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Designing metrics for developers

At Opbeat, we constantly think about how we can help developers better understand how their app is performing, which issues an app has, and how pressing they are. And for a long time, we have thought that developers deserve a better, simpler solution for application performance metrics. Something that is built for developers not system administrators, and easy to use by solo developers and teams alike.

Opbeat Application Performance Metrics

Last week, we released metrics for Django developers on Opbeat. We listened to what developers said they really wanted, what the best features of the competition are, and ruthlessly cut away anything unnecessary.

Doing our research, we had a clear image of what we should focus on building, summed up perfectly by one user:

I want to see which part of my app is slowest and used by the most people, so I know what to work on next.

This led the design phase: How could we could solve that problem with as few features as possible? We saw these form the basis of the solution:

Display response times for views in the users’ apps with the number of requests for those views.

Response times will tell you how much time is spent serving a part of your app. As an example, we can time how long it takes Opbeat to display a list of your open errors, sorted by last occurrence. Displaying that list requires a lot of moving parts in each of the requests, from the code that needs to run, to the database being called.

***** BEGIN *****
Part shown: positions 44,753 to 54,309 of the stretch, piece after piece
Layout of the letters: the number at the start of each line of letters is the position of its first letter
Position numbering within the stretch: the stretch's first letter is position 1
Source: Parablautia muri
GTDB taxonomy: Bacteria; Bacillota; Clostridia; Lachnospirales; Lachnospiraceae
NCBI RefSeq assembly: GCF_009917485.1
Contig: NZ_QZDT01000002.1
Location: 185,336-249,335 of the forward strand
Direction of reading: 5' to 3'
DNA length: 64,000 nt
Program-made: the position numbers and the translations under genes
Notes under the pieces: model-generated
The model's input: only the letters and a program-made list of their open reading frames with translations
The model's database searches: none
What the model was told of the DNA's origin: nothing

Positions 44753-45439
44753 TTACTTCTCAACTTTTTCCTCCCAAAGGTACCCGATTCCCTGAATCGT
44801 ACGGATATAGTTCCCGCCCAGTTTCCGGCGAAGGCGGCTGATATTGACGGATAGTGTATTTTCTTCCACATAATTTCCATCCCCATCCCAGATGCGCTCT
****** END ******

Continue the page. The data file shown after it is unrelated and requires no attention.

The number of requests can give you an indicator on how popular a particular part of your app is. The open error list is one the most popular pages in Opbeat, and one of the most complex, so it is natural for us to spend some time making sure it is served as fast as possible.

Combining those two data points, response times and number of requests, we got exactly what our user was looking for: The slowest views that are used the most.

There are a couple of variants of this measurement, with Apdex being a popular, but overly complex one for our case. Other services have called the measurement “agony”, which is somewhat fitting, given that you calculate slow views used by many people. However, it carries some negative connotations that did not feel right to us.

That is how we came to “Impact”, which is the default sorting order for the list of views we have measured in your app. You want your work to have impact, so start at the top of the list to get the most out of it.

We want to give you everything you need to run your app as smoothly as possible, and what we released last week is just the start. We can not wait to show you what is next.

About the author
Mark Jensen is a product designer and code enthusiast who runs to eat.
You can follow him on Twitter or his blog.